Building Information Modeling (BIM) utilizes a 3D visual representation to plan, design, and collaborate during the construction lifecycle. Similar to other construction technology, BIM has been around for a while but is starting to gain traction. The advancements of mobile devices and cloud-based software are facilitating the adoption of technology by contractors. Adoption of BIM by contractors is increasing as more contractors are looking for ways to deliver projects faster and better.
B: Building as a Process
Designers and contractors utilize BIM software to create models for buildings. However, many contractors utilize BIM for infrastructure projects also. BIM is more than just drawings and models. In fact, BIM provides value to contractors when thought of as the process of building. BIM as a process brings all the stakeholders together to communicate around the model. With the model as the center point of a project, BIM benefits contractors by facilitating a more collaborative building process.
I: Information Brings the Model to Life
The foundation of a successful construction project is the ability to seamlessly capture, share and manage information. Utilizing BIM along with a common data environment creates a center point for all project information to facilitate a process for smart building. Contractors work most effectively when provided with the most amount of data and details that 3D models provide. Similarly, during the construction process, contractors enter their own information in terms of product information and jobsite activity within the common data environment. If there are any questions, contractors can enter RFIs or Change Orders directly into the model for architects to review. The collaboration within the model provides direct communication between subcontractors, architects, and owner, for quick decision-making and less rework. BIM comes to life as more than a 3D model. BIM benefits contractors by creating a model full of data and project information.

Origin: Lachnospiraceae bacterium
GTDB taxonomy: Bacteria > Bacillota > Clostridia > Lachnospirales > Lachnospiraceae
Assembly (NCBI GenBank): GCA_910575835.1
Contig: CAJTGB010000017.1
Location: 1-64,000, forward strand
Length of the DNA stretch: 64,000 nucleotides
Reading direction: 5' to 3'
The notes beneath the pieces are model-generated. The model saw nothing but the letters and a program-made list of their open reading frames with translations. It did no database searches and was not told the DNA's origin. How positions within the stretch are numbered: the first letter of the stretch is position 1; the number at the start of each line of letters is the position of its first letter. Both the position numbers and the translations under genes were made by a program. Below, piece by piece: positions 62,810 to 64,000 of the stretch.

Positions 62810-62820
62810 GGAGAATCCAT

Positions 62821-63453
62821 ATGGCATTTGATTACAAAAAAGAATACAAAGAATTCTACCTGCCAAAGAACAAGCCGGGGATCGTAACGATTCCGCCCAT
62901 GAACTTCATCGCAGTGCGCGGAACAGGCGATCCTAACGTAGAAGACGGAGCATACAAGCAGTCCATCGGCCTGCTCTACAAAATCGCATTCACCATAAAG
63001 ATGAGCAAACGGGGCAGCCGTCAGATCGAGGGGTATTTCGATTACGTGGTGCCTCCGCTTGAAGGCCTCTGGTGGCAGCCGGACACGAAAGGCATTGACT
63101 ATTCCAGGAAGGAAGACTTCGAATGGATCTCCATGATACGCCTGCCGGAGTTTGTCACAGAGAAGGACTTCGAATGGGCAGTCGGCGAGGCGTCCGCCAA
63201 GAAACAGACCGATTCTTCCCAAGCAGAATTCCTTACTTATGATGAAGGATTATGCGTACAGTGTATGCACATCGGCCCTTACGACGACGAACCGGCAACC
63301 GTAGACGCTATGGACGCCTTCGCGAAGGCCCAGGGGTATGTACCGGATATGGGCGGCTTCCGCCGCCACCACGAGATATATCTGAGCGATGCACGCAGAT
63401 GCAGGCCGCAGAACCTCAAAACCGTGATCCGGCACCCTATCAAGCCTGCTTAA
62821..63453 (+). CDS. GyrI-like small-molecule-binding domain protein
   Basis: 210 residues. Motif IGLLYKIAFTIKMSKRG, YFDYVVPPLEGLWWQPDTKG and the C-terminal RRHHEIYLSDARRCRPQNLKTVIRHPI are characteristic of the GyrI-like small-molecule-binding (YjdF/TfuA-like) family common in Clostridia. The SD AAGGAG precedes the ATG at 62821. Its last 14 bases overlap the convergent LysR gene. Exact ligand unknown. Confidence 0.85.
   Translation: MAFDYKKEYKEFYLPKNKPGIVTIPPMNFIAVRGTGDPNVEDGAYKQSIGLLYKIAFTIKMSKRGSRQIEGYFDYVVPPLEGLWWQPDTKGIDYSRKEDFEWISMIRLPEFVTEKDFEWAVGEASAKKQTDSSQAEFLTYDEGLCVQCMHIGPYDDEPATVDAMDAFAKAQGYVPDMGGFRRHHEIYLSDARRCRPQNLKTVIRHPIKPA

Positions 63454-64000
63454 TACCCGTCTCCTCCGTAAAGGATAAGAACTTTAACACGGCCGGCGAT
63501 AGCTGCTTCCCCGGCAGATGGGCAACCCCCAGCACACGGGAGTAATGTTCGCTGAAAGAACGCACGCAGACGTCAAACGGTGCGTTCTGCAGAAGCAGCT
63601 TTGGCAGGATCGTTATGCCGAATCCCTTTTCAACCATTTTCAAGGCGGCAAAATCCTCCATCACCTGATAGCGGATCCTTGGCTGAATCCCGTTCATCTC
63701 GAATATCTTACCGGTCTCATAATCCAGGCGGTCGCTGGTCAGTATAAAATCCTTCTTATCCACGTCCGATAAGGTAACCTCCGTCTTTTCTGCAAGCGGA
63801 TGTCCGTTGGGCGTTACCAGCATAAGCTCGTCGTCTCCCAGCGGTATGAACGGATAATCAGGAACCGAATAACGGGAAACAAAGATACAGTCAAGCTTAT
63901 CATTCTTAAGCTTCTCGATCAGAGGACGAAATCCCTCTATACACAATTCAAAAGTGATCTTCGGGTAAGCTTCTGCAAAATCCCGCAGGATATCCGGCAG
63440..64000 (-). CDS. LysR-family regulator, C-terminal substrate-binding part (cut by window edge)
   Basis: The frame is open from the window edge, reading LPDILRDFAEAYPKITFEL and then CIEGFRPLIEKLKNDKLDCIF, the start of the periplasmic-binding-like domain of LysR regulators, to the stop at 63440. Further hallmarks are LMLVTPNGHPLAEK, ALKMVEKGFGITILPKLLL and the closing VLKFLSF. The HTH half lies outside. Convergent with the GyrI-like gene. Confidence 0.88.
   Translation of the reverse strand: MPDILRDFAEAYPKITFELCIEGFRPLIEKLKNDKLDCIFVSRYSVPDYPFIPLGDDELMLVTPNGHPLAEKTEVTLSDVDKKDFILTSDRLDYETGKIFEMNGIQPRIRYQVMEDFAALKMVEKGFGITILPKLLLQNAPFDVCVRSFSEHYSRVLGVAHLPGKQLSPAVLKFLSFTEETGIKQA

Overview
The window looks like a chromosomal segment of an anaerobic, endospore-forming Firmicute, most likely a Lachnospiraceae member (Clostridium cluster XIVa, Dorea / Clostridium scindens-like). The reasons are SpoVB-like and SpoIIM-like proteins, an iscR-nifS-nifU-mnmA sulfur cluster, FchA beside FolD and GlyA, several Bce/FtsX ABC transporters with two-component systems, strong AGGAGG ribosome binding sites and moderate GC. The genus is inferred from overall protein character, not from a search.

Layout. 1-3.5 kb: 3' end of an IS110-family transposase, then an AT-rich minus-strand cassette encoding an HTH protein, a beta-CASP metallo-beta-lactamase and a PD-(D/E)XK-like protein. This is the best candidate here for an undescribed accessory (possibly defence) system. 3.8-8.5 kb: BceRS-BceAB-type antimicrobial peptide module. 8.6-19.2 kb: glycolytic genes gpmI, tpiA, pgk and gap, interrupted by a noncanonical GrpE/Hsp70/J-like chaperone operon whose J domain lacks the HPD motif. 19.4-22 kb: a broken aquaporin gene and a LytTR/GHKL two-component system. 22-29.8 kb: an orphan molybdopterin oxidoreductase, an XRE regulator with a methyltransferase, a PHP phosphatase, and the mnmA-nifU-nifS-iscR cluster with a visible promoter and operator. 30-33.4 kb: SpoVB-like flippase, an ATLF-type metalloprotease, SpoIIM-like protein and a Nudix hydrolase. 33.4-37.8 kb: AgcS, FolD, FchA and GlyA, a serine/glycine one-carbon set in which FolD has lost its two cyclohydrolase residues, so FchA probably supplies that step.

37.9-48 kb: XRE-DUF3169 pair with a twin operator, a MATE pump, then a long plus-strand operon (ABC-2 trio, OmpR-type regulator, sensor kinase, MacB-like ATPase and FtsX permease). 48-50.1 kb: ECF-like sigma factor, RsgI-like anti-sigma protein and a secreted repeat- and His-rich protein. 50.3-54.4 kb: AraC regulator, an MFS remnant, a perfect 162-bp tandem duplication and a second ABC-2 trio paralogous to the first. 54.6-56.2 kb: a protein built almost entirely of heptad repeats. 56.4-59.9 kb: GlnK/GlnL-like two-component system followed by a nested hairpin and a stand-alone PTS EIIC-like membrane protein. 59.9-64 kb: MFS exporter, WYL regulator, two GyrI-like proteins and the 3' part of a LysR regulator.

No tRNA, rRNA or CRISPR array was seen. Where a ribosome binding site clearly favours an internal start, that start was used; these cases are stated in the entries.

M: Model for Maintenance
The model, is key to all phases of the build process – preconstruction, construction, and post construction. BIM along with the common data environment gets handed off to owners post construction. It serves as an information hub for building owners and facility managers. The data provided during construction becomes the resource for facility managers to reference for building maintenance and owners for renovations or expansion. As a true to life representation of the actual building, the model shows what is behind the walls – specific information on valves, part numbers, etc. and interior materials.
BIM throughout the Construction Process
Because BIM is critical in improving the process of construction, then of course, subcontractors who perform 80-100% of the labor should be part of the BIM process. BIM benefits for contractors can be found throughout the construction process:
Collaboration is key to BIM. Therefore, the optimal use of BIM during preconstruction is for the subcontractors to work alongside the designer to create the model. This will lay the foundation of connecting the subject matter experts (subcontractors) with the designers. Owners and the design team can align expectations directly with the subcontractors, to provide more accurate cost estimates and schedules. BIM benefits for contractors include providing an accurate visual representation for the subcontractor to validate costs and manage risk. The team catches any design errors or omissions before construction starts to minimize rework.
During the construction phase, BIM serves as the information resource for the project team. The foreman and field team have access to the model for task assignment. All work completed will be updated to the model to show project progression. When the subcontractor enters labor productivity information, the team links BIM to the schedule for better coordination and transparency on project progression. When any changes are made to the model, the entire team becomes fully aware of the cost and schedule implications of design changes.
Many subcontractors also provide service and maintenance on the systems they install. With BIM, facility managers, contractors and service technicians can quickly resolve any issues by referring to the BIM. Detailed information about all the building components are within the model – such as product information, model, and part number, etc. Facility managers can work alongside subcontractors to proactively maintain the building before parts break down. This allows owners to control the costs over the buildings life span not just during the construction phase.
BIM and common data environment serve as the single source of truth to bring all project stakeholders together. It is critical that subcontractors participate as early as possible in project discussions. This partnership of subcontractors with building owners, designers and architects and general contractors delivers projects within budget and schedule. BIM provides a higher level of detail and collaboration for subcontractors to ensure that errors are caught, expectations are aligned, and cost estimates and schedules are accurate. Integrating labor delivery and the subject matter expertise from subcontractors achieves better business results for all project stakeholders.